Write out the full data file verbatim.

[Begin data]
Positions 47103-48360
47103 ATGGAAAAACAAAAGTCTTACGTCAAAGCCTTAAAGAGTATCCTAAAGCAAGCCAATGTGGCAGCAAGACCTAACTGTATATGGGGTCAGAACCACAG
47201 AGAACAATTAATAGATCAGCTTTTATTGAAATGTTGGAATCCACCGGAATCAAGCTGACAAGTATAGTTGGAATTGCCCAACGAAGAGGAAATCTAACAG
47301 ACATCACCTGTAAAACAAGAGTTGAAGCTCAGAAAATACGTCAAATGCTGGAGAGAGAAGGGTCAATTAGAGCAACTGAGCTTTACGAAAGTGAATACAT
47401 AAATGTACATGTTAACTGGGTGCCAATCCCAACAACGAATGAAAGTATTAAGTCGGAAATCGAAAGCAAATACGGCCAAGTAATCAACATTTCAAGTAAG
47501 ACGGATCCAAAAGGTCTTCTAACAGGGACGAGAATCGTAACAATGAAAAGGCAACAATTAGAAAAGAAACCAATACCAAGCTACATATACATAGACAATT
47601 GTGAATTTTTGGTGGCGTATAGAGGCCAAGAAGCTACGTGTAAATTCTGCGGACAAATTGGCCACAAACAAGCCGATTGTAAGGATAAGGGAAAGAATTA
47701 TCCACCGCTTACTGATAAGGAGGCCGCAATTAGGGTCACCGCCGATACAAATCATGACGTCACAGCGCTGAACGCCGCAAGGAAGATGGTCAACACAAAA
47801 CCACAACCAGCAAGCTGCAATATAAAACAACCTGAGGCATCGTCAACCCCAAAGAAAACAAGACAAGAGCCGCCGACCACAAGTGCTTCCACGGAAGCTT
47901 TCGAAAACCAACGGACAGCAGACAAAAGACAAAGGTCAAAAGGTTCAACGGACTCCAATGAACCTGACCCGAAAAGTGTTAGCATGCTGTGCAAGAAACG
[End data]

Positions 47103-48360
47103 ATGGAAAAACAAAAGTCTTACGTCAAAGCCTTAAAGAGTATCCTAAAGCAAGCCAATGTGGCAGCAAGACCTAACTGTATATGGGGTCAGAACCACAG
47201 AGAACAATTAATAGATCAGCTTTTATTGAAATGTTGGAATCCACCGGAATCAAGCTGACAAGTATAGTTGGAATTGCCCAACGAAGAGGAAATCTAACAG
47301 ACATCACCTGTAAAACAAGAGTTGAAGCTCAGAAAATACGTCAAATGCTGGAGAGAGAAGGGTCAATTAGAGCAACTGAGCTTTACGAAAGTGAATACAT
47401 AAATGTACATGTTAACTGGGTGCCAATCCCAACAACGAATGAAAGTATTAAGTCGGAAATCGAAAGCAAATACGGCCAAGTAATCAACATTTCAAGTAAG
47501 ACGGATCCAAAAGGTCTTCTAACAGGGACGAGAATCGTAACAATGAAAAGGCAACAATTAGAAAAGAAACCAATACCAAGCTACATATACATAGACAATT
47601 GTGAATTTTTGGTGGCGTATAGAGGCCAAGAAGCTACGTGTAAATTCTGCGGACAAATTGGCCACAAACAAGCCGATTGTAAGGATAAGGGAAAGAATTA
47701 TCCACCGCTTACTGATAAGGAGGCCGCAATTAGGGTCACCGCCGATACAAATCATGACGTCACAGCGCTGAACGCCGCAAGGAAGATGGTCAACACAAAA
47801 CCACAACCAGCAAGCTGCAATATAAAACAACCTGAGGCATCGTCAACCCCAAAGAAAACAAGACAAGAGCCGCCGACCACAAGTGCTTCCACGGAAGCTT
47901 TCGAAAACCAACGGACAGCAGACAAAAGACAAAGGTCAAAAGGTTCAACGGACTCCAATGAACCTGACCCGAAAAGTGTTAGCATGCTGTGCAAGAAACG